Wednesday, December 07, 2005

Last weekend it's 1805 again in Czech Republic

Yesterday I had a pleasant surprise in my inbox - an email with a link to some super photographs. Some I have reproduced here but you can see the full set at BBC News. (Laura V – look away now.)

Last weekend around 4,000 military history enthusiasts from 23 countries gathered in the Czech Republic in the cold December snow to re-enact a battle in front of around 30,000 spectators – the Battle of Austerlitz.

Two hundred years ago this year Admiral Nelson enjoyed his great victory at sea at the Battle of Trafalgar, but 1805 was also the year of another great military victory – that of the Battle of Austerlitz, regarded as one of Emperor Napoleon Bonaparte’s greatest military triumphs.

December 1805 was cold and snow-laden too. Napoleon had seized Vienna and was now keen to bring on a decisive victory against the allied forces of Britain, Austria and Russia. He was outnumbered but he tempted the amassed Austrian and Russian forces into spreading their lines by luring them to attack his right flank. He then struck hard at their centre, splitting the allied forces. The allies surrendered and the peace treaty gave France almost total control of Italy and established a French protectorate over most of Germany.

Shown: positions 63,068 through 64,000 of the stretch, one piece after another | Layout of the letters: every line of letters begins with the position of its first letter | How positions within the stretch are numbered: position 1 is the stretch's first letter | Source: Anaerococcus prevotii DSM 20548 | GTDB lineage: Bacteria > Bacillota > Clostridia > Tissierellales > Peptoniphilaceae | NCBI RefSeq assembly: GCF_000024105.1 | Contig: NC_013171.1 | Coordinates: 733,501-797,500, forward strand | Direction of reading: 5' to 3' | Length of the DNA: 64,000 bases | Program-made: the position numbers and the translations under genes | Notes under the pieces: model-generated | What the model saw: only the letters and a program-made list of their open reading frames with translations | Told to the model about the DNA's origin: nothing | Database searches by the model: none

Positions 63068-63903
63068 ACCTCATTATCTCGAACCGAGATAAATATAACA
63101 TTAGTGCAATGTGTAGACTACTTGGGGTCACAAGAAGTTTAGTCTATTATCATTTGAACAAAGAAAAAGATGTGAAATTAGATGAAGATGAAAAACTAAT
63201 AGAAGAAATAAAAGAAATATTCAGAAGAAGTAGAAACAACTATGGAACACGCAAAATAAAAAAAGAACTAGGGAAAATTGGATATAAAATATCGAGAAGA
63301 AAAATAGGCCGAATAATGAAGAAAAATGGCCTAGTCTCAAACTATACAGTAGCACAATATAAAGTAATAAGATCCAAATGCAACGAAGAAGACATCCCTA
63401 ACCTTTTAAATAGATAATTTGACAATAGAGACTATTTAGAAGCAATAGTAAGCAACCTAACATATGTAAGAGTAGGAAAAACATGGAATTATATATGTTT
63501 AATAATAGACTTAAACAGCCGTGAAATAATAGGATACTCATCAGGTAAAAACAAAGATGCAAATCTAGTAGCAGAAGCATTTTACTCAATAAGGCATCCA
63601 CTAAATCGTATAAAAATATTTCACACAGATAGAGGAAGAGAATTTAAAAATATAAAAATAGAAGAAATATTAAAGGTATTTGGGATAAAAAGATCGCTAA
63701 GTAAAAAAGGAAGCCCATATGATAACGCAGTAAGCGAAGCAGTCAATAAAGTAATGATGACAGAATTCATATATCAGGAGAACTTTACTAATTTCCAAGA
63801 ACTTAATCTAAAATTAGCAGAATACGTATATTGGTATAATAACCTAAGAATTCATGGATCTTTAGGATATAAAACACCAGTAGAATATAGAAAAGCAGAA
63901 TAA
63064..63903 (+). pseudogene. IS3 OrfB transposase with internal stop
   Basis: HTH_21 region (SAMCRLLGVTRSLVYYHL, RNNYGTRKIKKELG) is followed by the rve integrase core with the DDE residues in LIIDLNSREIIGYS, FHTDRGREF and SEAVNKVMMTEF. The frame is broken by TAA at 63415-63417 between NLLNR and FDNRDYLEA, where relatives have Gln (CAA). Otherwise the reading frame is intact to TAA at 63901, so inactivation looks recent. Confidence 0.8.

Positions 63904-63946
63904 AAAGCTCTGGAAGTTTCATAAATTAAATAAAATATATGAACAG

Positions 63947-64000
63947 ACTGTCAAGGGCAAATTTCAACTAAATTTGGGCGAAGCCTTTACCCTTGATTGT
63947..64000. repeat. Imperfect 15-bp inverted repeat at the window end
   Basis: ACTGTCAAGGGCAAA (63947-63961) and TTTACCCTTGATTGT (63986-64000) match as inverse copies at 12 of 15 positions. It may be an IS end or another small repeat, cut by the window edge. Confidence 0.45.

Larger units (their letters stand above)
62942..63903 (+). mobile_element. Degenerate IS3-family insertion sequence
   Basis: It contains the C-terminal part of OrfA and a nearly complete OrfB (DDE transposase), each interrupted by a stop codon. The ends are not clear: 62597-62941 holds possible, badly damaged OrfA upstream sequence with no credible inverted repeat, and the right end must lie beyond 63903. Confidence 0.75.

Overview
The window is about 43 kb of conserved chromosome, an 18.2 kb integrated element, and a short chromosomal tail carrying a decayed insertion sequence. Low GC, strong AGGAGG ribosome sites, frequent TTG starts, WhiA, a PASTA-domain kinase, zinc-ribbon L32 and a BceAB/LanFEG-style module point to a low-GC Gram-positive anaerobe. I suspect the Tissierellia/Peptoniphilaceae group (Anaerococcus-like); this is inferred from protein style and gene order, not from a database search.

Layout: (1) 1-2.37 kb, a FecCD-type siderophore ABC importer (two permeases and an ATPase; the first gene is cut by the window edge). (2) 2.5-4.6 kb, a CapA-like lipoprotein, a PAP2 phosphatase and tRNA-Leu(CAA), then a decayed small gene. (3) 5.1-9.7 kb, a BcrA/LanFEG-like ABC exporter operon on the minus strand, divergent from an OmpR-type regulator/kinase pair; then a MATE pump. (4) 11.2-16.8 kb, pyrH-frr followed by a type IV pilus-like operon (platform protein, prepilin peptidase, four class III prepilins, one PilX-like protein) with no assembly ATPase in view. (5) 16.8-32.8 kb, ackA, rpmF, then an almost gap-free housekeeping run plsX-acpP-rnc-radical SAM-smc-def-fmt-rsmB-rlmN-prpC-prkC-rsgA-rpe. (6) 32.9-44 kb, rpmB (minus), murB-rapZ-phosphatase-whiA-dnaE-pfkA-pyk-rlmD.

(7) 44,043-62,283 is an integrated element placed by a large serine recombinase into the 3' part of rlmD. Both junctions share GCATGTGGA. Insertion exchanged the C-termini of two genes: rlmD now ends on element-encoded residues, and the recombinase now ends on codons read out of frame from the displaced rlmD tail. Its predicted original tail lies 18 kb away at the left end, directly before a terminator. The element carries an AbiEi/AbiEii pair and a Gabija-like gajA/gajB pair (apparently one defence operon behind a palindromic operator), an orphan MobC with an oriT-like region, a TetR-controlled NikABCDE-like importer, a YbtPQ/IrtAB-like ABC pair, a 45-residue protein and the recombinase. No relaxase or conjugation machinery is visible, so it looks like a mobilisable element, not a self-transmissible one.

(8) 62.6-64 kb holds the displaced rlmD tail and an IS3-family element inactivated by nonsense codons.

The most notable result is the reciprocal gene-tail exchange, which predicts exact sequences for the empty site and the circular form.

With acknowledgments to BBC News for photographs and journalism.


Laura V said...

Thanks for the warning Kate! I haven't followed the link to the BBC, but the photos posted here are very pretty (like the toy soldiers on a Christmas tree). Gloomy, Eeyorish being that I am, though, I can't help but think that the snow (and the uniforms) wouldn't have looked so pristine by the end of the battle.

Kate Allan said...

Note to self: find some soldiers for my Christmas tree this year.

Laura V said...

Kate, they're selling new toy-soldier tree decorations in the Oxfam shop near me (along with lots of other Christmas decorations). They're not in the online catalogue, though. Still, even if you can't find the soldiers, Oxfam do sell nice chocolates.